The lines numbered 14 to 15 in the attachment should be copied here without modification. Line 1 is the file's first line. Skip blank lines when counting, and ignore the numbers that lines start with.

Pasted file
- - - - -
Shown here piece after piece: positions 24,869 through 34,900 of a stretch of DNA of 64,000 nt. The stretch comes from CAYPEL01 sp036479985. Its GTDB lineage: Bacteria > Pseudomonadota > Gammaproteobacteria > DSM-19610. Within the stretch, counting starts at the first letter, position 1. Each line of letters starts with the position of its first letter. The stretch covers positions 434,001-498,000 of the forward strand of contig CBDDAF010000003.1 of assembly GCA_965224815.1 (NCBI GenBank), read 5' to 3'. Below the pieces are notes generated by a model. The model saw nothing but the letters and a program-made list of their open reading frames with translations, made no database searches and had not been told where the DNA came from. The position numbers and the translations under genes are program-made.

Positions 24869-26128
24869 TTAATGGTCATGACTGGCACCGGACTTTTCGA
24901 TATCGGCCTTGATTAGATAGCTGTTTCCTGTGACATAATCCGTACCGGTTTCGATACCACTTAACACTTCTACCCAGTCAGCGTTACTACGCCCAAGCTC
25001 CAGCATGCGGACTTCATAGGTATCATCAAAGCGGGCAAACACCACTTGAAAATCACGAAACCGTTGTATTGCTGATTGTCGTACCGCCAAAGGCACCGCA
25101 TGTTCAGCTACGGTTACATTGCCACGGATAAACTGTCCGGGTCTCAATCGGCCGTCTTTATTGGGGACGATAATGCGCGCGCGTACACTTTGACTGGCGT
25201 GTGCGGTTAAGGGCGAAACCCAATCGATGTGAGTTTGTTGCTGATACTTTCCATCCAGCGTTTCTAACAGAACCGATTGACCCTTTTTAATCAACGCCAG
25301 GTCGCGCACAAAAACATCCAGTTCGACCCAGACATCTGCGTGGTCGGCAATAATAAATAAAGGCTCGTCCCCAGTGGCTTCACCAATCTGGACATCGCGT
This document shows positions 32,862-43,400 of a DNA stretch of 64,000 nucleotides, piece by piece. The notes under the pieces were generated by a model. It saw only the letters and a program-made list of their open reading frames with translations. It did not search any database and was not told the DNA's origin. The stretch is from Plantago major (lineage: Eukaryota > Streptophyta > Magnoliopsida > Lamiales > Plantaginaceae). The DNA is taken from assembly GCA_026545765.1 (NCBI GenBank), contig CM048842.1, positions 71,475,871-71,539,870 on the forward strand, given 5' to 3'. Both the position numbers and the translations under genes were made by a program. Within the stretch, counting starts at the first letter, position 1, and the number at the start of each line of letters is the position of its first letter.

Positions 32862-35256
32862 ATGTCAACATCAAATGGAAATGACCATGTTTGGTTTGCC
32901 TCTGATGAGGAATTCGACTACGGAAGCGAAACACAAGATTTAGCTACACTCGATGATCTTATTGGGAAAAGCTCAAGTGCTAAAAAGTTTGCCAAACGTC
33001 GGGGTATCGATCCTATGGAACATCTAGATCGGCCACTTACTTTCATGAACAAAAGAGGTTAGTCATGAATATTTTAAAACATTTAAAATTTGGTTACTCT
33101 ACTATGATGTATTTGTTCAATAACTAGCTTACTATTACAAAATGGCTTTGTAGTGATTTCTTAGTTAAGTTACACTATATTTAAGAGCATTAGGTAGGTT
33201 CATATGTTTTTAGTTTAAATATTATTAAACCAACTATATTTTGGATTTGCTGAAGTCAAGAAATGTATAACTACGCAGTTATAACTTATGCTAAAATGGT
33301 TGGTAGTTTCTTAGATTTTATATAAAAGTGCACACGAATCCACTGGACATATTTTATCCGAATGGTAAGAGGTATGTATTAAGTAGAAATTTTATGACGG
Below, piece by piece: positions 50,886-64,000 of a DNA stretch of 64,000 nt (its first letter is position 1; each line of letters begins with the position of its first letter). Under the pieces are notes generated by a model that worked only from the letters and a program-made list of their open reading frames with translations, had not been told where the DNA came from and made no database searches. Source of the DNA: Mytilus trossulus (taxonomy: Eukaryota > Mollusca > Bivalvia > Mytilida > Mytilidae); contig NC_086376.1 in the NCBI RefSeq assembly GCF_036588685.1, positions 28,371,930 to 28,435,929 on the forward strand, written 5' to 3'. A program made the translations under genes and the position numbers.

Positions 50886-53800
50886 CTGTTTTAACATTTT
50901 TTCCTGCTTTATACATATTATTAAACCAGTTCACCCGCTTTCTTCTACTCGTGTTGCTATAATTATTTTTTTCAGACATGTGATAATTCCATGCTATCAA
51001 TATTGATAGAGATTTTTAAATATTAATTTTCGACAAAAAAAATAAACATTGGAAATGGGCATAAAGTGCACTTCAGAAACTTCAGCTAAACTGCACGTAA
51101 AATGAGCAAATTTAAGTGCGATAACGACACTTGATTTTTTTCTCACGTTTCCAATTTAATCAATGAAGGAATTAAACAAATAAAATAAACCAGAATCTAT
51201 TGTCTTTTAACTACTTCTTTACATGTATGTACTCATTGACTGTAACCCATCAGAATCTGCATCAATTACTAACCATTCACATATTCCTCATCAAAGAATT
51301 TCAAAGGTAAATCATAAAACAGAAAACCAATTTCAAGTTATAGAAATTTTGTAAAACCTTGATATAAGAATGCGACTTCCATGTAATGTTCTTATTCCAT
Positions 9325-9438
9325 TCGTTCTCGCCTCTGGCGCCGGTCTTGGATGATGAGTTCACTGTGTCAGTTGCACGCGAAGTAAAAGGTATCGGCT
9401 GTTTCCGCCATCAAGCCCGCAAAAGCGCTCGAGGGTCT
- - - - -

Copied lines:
33101 ACTATGATGTATTTGTTCAATAACTAGCTTACTATTACAAAATGGCTTTGTAGTGATTTCTTAGTTAAGTTACACTATATTTAAGAGCATTAGGTAGGTT
33201 CATATGTTTTTAGTTTAAATATTATTAAACCAACTATATTTTGGATTTGCTGAAGTCAAGAAATGTATAACTACGCAGTTATAACTTATGCTAAAATGGT